Almost everyone working in a professional job uses a calendar. Even people who are very loosely organized understand the usefulness of keeping track of upcoming appointments and commitments. However, many people try to use a calendar to remind them of next actions or keep track of things they are waiting for. They may also clutter a calendar with desired due dates for projects, but then have to sadly re-calibrate when life gets busy and the dates fly by.
David Allen has thought a lot about how to optimally use a calendar. In Getting Things Done he identifies three specific uses of the calendar as a productivity tool. They are the following:
Time Specific Commitments – Basically what most people use the calendar for: keeping track of appointments. i.e. Dentist 3 pm on Tuesday.
Day Specific Commitments – Things that have to be done on that day, but not linked to a specific time. For example, you must submit the monthly statistical report on Friday. Anytime that day is fine, but it has to be done before 5 pm.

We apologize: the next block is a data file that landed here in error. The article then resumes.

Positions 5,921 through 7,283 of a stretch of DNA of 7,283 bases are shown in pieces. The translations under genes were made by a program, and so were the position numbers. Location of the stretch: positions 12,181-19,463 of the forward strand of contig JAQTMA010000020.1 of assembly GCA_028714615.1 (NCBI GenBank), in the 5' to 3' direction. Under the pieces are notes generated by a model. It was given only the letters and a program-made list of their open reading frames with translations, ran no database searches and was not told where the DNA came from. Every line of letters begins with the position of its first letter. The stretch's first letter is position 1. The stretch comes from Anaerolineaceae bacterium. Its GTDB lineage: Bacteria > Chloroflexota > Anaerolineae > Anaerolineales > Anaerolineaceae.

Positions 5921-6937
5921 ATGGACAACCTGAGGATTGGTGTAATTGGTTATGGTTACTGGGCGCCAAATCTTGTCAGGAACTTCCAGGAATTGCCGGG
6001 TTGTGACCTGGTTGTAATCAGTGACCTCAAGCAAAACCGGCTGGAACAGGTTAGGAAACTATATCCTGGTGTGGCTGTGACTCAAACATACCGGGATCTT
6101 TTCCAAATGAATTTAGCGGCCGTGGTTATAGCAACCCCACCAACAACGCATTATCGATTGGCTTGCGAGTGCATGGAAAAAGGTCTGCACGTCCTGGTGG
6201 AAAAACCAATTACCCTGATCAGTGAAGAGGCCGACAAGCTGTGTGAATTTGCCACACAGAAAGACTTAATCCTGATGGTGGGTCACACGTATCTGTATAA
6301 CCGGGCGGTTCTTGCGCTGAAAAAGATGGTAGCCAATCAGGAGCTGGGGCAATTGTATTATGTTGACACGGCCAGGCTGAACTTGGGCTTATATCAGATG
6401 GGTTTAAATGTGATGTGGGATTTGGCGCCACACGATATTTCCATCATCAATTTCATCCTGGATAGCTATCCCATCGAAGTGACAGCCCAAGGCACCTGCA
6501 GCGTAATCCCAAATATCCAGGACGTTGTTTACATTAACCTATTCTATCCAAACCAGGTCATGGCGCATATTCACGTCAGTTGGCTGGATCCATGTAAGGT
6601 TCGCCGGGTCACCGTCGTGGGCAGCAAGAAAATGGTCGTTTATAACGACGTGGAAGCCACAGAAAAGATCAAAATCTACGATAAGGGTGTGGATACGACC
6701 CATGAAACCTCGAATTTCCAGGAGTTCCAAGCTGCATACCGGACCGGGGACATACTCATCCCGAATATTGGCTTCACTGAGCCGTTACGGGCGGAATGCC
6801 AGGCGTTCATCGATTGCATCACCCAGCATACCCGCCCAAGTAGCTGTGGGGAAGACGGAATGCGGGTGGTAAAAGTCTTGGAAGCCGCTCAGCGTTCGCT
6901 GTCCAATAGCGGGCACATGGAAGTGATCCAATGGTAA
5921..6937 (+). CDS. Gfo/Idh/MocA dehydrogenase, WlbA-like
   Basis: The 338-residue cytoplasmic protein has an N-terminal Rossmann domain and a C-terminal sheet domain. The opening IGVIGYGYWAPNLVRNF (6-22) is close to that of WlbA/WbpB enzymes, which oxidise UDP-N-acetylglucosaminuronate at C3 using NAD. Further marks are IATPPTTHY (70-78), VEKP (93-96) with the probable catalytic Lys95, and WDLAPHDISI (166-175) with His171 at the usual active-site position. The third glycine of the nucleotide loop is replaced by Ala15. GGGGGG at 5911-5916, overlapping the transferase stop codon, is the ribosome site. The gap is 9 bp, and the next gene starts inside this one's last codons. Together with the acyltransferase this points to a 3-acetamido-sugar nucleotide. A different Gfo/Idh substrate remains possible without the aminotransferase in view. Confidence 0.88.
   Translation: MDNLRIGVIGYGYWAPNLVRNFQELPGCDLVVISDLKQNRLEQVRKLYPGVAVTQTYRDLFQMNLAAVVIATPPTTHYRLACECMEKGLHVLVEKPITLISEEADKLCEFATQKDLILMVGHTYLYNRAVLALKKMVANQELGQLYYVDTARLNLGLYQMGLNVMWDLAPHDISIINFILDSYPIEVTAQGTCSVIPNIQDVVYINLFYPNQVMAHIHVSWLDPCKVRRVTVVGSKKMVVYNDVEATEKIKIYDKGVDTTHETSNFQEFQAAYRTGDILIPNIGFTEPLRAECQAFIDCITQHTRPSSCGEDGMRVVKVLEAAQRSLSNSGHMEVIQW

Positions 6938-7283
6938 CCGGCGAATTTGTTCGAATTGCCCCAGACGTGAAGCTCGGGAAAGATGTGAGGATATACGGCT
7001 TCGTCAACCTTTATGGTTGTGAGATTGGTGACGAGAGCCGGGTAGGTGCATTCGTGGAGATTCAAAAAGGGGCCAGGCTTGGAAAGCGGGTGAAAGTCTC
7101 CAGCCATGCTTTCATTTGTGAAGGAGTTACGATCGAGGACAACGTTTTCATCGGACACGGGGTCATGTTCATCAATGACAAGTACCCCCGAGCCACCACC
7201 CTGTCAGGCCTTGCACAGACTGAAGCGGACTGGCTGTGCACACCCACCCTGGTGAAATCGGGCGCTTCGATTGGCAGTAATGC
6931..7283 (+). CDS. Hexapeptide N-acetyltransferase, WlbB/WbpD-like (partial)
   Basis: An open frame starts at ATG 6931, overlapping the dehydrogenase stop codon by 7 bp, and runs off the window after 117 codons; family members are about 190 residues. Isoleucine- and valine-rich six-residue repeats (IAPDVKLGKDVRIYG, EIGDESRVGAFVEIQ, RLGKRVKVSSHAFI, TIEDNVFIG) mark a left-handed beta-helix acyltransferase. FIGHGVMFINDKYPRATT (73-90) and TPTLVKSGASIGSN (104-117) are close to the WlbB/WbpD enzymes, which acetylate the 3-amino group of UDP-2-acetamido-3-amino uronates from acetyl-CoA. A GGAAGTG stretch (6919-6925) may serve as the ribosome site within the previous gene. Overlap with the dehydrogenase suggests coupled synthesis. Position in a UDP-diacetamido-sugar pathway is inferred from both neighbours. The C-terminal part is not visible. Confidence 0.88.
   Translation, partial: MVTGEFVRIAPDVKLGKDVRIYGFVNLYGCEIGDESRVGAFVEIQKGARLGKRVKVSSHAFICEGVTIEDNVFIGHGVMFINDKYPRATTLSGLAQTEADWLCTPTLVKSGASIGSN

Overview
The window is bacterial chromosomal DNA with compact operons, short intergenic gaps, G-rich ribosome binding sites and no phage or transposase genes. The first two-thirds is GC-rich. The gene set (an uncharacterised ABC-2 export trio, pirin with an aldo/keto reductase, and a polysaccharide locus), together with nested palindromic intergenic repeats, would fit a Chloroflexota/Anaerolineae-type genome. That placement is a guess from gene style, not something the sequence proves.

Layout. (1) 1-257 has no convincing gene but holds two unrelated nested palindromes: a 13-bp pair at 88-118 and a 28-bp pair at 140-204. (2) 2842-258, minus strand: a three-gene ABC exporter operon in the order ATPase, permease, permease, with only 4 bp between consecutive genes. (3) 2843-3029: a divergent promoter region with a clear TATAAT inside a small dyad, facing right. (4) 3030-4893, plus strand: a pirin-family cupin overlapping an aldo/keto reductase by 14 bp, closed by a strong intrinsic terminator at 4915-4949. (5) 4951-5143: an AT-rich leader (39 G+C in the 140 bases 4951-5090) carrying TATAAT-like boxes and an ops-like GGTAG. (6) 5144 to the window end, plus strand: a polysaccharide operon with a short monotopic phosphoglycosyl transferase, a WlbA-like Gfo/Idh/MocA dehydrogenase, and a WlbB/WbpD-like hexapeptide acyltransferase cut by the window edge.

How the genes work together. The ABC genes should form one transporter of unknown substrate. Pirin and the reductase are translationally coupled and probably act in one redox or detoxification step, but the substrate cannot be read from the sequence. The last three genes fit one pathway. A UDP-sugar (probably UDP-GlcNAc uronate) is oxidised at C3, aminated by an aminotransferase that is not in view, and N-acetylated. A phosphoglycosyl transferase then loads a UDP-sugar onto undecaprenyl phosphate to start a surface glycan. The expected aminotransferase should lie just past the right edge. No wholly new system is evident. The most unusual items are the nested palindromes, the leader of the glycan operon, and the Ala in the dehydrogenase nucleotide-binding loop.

Day Specific Information – Information about the day that you need to know. For example, your supervisor is on leave, which means you have to wait for her to get back to approve your project. Or there is server maintenance until 9 am, so email is not accessible.
What is not on the calendar are “to-do” items that are not specifically linked to the day. These items are best dealt with through action folders and project lists. David believes that operating this way keeps the calendar clean and by extension keeps your mind clear. So I invite you all to take a look at your calendar to see if it needs tidying up.
Finally, don’t forget to examine your calendar during the weekly review. It is a great way to keep track of where you have been and where you are going.